5 Things You Need To Write Music

If you’re new to writing music, it can be tricky knowing how to get started. Sometimes an artist’s talent and passion are in the right place, but they’re not sure what they need to begin. Every songwriter’s process for creating music is different, but you’ll be on the right track if you have these five things before you start writing and recording music:

A DAW (Digital Audio Workstation)

A DAW is a computer software program that allows you to record and edit music. Today more and more artists are producing their music as they create it, and DAWs are essential tools for creating and producing songs. We’re making music in an especially exciting time in history. Until recently, artists used to have to pay considerable amounts of money to record their music in professional studios. Paired with some basic recording equipment, a DAW essentially allows you to create a recording studio within your home. If you’re serious about recording and producing music, you’re going to need one of these. DAWs typically include instrument libraries and tools that will shape the sounds featured in your songs. 

An Instrument

Theoretically, you can write music without an instrument, but your life as a songwriter is going to be a lot harder than it has to be if you go this route. You don’t need to master an instrument in order to write music, but you have to at least know how to play chords and transition from chord to chord (chord progressions are the foundations of songs). Nothing substitutes the immediacy of experimenting with a piano or guitar when it comes to music creation. You can even compose with a MIDI keyboard, which will allow you to experiment with different instruments if it’s plugged into a DAW.

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A handheld recording device

DAWs are able to record music obviously, but for recording impromptu and unexpected musical ideas, you should have a handheld recording device out and ready when you write music. When you’re fully engaged with your writing process, ideas will pop up and disappear quickly. Don’t trust your memory when these ideas emerge, but instead record them so you can circle back later and hear them exactly how they sounded when you first developed them. Sometimes the energy and emotion captured in a moment is just as important as the idea itself, so keep your recording device out and ready to roll. If you have an audio recorder app on your smartphone, this should be easy.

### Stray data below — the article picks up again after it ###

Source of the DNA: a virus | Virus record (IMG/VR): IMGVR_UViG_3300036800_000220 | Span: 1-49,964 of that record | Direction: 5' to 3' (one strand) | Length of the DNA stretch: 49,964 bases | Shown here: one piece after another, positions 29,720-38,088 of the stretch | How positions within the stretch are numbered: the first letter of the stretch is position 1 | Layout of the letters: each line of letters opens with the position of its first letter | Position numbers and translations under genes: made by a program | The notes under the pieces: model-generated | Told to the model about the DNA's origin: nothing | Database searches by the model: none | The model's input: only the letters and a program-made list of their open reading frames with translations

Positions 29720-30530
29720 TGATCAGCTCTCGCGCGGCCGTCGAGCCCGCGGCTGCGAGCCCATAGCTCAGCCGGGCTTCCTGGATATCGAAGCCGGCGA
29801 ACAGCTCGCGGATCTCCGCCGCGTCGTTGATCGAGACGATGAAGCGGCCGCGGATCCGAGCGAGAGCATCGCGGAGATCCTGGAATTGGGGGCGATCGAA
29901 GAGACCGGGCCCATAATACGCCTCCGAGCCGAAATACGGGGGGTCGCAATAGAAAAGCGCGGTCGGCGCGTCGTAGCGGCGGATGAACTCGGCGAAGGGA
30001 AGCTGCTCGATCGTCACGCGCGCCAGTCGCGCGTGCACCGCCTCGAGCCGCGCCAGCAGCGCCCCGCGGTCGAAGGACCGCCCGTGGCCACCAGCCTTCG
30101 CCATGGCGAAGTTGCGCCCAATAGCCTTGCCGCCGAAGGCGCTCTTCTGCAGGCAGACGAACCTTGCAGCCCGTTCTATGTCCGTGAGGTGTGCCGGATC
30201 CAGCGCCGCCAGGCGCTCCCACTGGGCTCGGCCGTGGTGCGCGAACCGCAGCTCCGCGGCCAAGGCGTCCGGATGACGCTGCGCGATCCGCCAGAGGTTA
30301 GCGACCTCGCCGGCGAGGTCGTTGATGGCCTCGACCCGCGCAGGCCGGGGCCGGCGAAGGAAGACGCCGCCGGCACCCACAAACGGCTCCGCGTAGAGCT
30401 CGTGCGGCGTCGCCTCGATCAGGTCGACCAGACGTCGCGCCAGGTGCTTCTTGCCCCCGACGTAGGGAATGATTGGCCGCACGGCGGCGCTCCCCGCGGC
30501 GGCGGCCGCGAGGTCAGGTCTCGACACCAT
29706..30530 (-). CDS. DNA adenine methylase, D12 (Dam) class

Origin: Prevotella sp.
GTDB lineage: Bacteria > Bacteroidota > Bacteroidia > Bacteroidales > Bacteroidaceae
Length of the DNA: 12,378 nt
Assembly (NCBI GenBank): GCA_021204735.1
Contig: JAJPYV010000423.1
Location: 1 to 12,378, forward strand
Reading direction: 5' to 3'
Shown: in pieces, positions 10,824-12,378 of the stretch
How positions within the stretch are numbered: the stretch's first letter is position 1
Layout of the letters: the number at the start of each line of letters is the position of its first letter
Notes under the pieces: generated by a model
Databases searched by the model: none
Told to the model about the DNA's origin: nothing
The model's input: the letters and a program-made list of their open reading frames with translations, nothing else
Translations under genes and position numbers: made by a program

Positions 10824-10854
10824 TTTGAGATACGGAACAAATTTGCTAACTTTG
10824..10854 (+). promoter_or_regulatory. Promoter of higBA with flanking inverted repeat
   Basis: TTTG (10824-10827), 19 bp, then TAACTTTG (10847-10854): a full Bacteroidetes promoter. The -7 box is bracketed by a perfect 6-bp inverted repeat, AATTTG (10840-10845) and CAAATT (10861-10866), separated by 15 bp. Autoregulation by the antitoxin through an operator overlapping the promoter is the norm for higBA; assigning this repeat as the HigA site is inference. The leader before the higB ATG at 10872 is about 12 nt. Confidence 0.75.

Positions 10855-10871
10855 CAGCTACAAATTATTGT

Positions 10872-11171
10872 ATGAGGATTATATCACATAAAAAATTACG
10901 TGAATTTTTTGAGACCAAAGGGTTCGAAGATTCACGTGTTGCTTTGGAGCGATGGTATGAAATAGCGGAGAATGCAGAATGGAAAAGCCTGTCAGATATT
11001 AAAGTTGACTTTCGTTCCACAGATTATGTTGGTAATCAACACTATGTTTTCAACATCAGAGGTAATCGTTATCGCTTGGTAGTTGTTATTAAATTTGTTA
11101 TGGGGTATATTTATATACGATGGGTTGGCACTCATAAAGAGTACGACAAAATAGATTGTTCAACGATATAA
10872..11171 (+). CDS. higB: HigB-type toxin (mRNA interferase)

Pencil and paper

Having a songwriting notebook and pencil with an eraser handy is a good idea for songwriters. You’ll need this not only for jotting down lyrics, but also for writing down song structures, chord progressions, and any other music-related information you need to remember. The non-musical world doesn’t understand just how much information goes into a single song: lyrics, chord progressions, melodies, instrumentation, tempos, etc. Don’t rely on your memory alone to help you remember what you create and develop it later. You’ll inevitably miss things. Notebooks are also great tools for writing about your personal life and transforming your observations into musical inspiration. If you never know what to write music about, try keeping a journal for a month and see how it impacts your process. 

A space you’re comfortable creating in

To make music seriously, you need a place you’re comfortable creating in. Specifically, you need somewhere you’re not self-conscious playing music loudly and singing in. Life as a songwriter is going to be much harder than it has to be if you have to sing or play quietly while you create music. Finding a reliable space to create in will be hard for some songwriters, especially if you’re young and don’t have a lot of space to work with. But prioritizing your music is super important for things like this, and you’ll work something out if you’re driven enough. Serious songwriters need dedicated and reliable spaces of their own to create in. 

If you’re new to songwriting, you might not be able to get all of these things right away, and that’s totally fine. But eventually, you’ll need each of these things to write music seriously over the long-term. 

Patrick McGuire is a writer, musician, and human man. He lives nowhere in particular, creates music under the name Straight White Teeth, and has a great affinity for dogs and putting his hands in his pockets.

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  • Chris Dunnett - March 2, 2022 reply

    Good article but I don’t think you “NEED” a DAW to write music…while it can certainly help people have written songs for decades prior to the invention of a DAW and being here in Nashville there are MANY songwriters who write great songs …even hit songs that do not have a DAW. Some are event rather computer illiterate but that doesn’t effect their writing. It is a great tool but not a necessity.

  • Abrown - March 3, 2022 reply

    Well i wrote my song without a DAW…but it all Good💪 💪 💪

  • Cosmo key - March 7, 2022 reply

    I agree with the DAW not being a necessity even in today’s digital music world. I use one primarily because I write trance music as my primary genre. But I can certainly see (as mentioned in a previous comment,) that many good works come from a simple guitar and microphone. A good article though. Thank you for the post.

  • Daniel - April 19, 2022 reply

    The DAW has been troubling me a lot. Because I’m not very good with programs and Softwares. I have my song written on paper (music and lyrics) since I’m only a singer, I don’t know how to play other instruments, I’ve been told through softwares it’s the easiest way to get a song done (instead of gather musicians). So, I’m stuck on paper

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